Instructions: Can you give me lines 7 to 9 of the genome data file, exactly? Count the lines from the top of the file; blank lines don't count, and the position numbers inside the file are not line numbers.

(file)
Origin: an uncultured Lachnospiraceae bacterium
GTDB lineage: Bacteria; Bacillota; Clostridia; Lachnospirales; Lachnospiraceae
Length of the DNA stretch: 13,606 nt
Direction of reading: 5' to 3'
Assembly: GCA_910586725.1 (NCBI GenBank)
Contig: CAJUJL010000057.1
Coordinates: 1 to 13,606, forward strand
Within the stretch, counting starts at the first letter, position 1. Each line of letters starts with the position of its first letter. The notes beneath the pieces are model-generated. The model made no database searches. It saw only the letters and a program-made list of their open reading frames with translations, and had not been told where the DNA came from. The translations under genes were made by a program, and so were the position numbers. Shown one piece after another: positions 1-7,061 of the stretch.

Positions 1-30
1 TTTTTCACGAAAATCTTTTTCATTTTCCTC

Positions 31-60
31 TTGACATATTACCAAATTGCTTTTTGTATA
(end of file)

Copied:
Coordinates: 1 to 13,606, forward strand
Within the stretch, counting starts at the first letter, position 1. Each line of letters starts with the position of its first letter. The notes beneath the pieces are model-generated. The model made no database searches. It saw only the letters and a program-made list of their open reading frames with translations, and had not been told where the DNA came from. The translations under genes were made by a program, and so were the position numbers. Shown one piece after another: positions 1-7,061 of the stretch.

Positions 1-30